10th November 2021
If you’re a higher- or additional-rate taxpayer, then one of the benefits of this is your ability to claim 40% or 45% tax relief on your pension contributions.
However, despite this superb tax benefit, new research published in the Telegraph (£) has revealed that 8 out of 10 higher-rate taxpayers eligible to claim this relief fail to do so – potentially costing thousands of pounds.
If this may affect you, here’s what you need to know and how you should claim the tax relief you’re entitled to.
8 in 10 higher-rate taxpayers not claiming additional pension tax relief
A Freedom of Information request seen by the Telegraph reveals that 8 in 10 higher-rate taxpayers who are eligible to claim pension tax relief through their tax returns fail to do so.
Meanwhile, more than half of all additional-rate taxpayers (those earning more than £150,000) did not claim the money they were due.
Calculations by PensionBee show that only 310,000 of 1.4 million higher- and additional-rate taxpayers claimed relief on their personal pensions in 2018/19.
Note that these figures do not include people who claim over the phone or online, or anyone who has received tax relief by making a “salary sacrifice” contribution.
Overall, the failure to claim this relief could be costing pension holders tens of millions of pounds.
Under the current rules (2021/22 tax year), higher-rate taxpayers – anyone earning over £50,000 per year – receive 40% tax relief. Additional-rate taxpayers – with an annual income over £150,000 – receive 45% tax relief.
Your pension provider will claim tax relief at the basic rate of 20% for you. If you are a higher-rate taxpayer, you can then claim back a further 20% through your self-assessment tax returns. Additional-rate taxpayers can claim back a further 25%.
Here’s an example. If you are a 40% taxpayer and you contributed £8,000 to your pension, you would typically receive basic-rate tax relief of £2,000. You could then claim an additional £2,000 tax relief, but only if you file a tax return.
How to claim back the additional tax relief if you’re a higher- or additional-rate taxpayer
To claim your pension tax relief through your self-assessment, you will need to do so online.
Proceed to the relevant section of your online tax return and state the exact amount of your pension contributions. This should be a gross calculation that includes your contributions and the basic-rate tax relief of 20%.
The Telegraph reports that “not doing this is one of the most common mistakes people make”.
Your tax relief will either be supplied as:
- A rebate at the end of the tax year
- A reduction in your tax liability
- A change to your tax code.
Alternatively, you can write to your HMRC tax office using the relevant address on your P60 or payslip. This letter should outline exactly how much you have paid in pension contributions, and you will also need to provide personal details so that you can receive the tax relief.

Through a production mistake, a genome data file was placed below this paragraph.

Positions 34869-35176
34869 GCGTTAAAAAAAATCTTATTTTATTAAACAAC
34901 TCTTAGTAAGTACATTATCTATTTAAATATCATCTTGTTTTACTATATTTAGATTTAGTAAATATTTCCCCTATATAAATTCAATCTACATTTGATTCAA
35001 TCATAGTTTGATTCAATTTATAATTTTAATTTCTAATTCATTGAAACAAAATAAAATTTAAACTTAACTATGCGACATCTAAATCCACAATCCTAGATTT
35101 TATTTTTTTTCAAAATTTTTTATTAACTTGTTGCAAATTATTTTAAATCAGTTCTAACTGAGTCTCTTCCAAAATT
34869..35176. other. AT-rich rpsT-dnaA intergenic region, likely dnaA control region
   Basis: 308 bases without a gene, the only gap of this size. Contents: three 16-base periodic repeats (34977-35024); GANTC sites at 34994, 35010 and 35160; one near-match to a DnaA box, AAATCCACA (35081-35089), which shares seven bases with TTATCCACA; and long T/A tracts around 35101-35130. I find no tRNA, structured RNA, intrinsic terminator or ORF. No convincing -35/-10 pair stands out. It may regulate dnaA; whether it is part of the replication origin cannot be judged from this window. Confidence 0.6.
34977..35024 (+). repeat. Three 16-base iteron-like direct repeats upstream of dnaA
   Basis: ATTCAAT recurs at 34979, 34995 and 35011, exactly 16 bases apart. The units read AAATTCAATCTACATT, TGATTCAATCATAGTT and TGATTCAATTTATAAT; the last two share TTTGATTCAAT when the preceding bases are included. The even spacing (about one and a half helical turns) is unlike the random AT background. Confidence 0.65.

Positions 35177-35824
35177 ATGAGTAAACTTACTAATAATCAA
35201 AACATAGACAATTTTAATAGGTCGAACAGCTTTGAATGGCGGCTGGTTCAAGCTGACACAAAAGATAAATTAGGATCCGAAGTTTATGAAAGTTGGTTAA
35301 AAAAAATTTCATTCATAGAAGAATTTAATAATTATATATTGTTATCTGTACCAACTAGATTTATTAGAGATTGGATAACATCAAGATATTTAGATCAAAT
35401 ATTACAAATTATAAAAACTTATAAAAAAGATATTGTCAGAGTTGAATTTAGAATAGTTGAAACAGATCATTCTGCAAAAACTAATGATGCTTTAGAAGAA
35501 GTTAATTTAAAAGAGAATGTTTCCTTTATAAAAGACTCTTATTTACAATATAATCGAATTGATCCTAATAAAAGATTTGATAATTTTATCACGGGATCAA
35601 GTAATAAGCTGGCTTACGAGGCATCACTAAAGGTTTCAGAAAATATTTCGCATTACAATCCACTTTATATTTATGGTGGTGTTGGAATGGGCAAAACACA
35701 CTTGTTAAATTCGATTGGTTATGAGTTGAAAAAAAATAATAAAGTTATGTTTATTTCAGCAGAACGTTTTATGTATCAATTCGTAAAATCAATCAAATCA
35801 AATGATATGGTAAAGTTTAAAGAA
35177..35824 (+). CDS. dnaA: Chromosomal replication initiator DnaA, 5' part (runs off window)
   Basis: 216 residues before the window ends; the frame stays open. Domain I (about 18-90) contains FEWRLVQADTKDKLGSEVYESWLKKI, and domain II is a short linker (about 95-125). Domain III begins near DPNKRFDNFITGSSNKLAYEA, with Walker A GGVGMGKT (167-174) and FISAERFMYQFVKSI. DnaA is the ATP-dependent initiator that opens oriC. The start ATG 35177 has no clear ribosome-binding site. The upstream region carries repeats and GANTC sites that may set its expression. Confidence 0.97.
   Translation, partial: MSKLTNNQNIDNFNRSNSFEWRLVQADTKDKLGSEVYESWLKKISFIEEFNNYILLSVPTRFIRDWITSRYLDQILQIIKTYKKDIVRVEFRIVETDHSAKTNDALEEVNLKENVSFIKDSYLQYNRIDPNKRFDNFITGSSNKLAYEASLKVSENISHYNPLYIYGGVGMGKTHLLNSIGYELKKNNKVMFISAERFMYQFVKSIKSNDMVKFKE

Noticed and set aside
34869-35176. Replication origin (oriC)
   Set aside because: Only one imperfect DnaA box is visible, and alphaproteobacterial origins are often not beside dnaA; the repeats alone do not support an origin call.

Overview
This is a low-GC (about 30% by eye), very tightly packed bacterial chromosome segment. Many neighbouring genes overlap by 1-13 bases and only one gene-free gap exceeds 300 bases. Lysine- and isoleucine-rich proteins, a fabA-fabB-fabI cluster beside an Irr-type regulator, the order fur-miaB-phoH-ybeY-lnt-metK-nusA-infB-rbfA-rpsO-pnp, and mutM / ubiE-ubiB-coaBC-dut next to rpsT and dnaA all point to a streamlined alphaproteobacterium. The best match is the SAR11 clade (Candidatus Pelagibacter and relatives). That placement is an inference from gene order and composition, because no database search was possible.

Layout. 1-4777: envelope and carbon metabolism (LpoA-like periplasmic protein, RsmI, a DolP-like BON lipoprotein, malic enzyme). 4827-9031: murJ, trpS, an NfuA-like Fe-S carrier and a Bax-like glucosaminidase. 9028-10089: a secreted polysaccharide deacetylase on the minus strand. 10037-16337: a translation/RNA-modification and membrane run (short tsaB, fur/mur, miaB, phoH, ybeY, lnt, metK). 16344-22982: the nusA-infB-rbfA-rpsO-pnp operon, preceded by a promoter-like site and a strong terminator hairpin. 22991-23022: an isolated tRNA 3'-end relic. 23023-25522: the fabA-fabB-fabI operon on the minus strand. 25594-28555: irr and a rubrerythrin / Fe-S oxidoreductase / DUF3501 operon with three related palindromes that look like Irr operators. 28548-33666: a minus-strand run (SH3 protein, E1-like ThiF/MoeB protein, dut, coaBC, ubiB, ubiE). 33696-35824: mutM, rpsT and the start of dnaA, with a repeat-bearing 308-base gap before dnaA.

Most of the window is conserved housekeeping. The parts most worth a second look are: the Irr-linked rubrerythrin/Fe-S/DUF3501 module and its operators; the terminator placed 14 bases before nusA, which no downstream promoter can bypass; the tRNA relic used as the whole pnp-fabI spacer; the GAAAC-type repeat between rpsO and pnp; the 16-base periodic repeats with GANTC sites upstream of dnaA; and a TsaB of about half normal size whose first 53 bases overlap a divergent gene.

Remember that you will need to submit a new letter every time you change your pension contributions or your salary changes.
You can claim back tax relief from the previous four years. You must make your claim within four years of the end of the tax year you are claiming from.
Don’t forget about the Tapered Annual Allowance
If you’re an additional-rate taxpayer, the amount of tax relief you can receive may be affected by the Tapered Annual Allowance.
Each tax year, you can contribute 100% of your earnings to your pension tax-efficiently – up to a maximum contribution of £40,000. This is your Annual Allowance.
However, if your “threshold income” is over £200,000 in a year, or your “adjusted income” is more than £240,000, you may be affected by the taper.
The difference between “adjusted” and “threshold” income is simple. Your adjusted income includes all pension contributions (including any employer contributions) while your threshold income excludes pension contributions.
Under the taper, your Annual Allowance is reduced by £1 for every £2 of adjusted income over £240,000. If you earn £312,000 or more, you will have the maximum reduction of £36,000 – leaving you with an Annual Allowance of just £4,000.
The table below shows how the Annual Allowance tapers, based on how much you earn.
If you are affected by the Tapered Annual Allowance, it can be beneficial to work with a financial planner.
As the UK’s 2021 Retirement Adviser of the Year, we’re ideally placed to advise you on your pension options if you’re a higher earner. We can help you to maximise the tax efficiencies that are available and save for your retirement in the most effective way.
Get in touch
Want to find out more about saving tax-efficiently for your retirement? Get in touch. Email email@example.com or call 0161 8080200.
A pension is a long-term investment not normally accessible until 55 (57 from April 2028). The fund value may fluctuate and can go down, which would have an impact on the level of pension benefits available. Past performance is not a reliable indicator of future results.
The tax implications of pension withdrawals will be based on your individual circumstances. Thresholds, percentage rates and tax legislation may change in subsequent Finance Acts.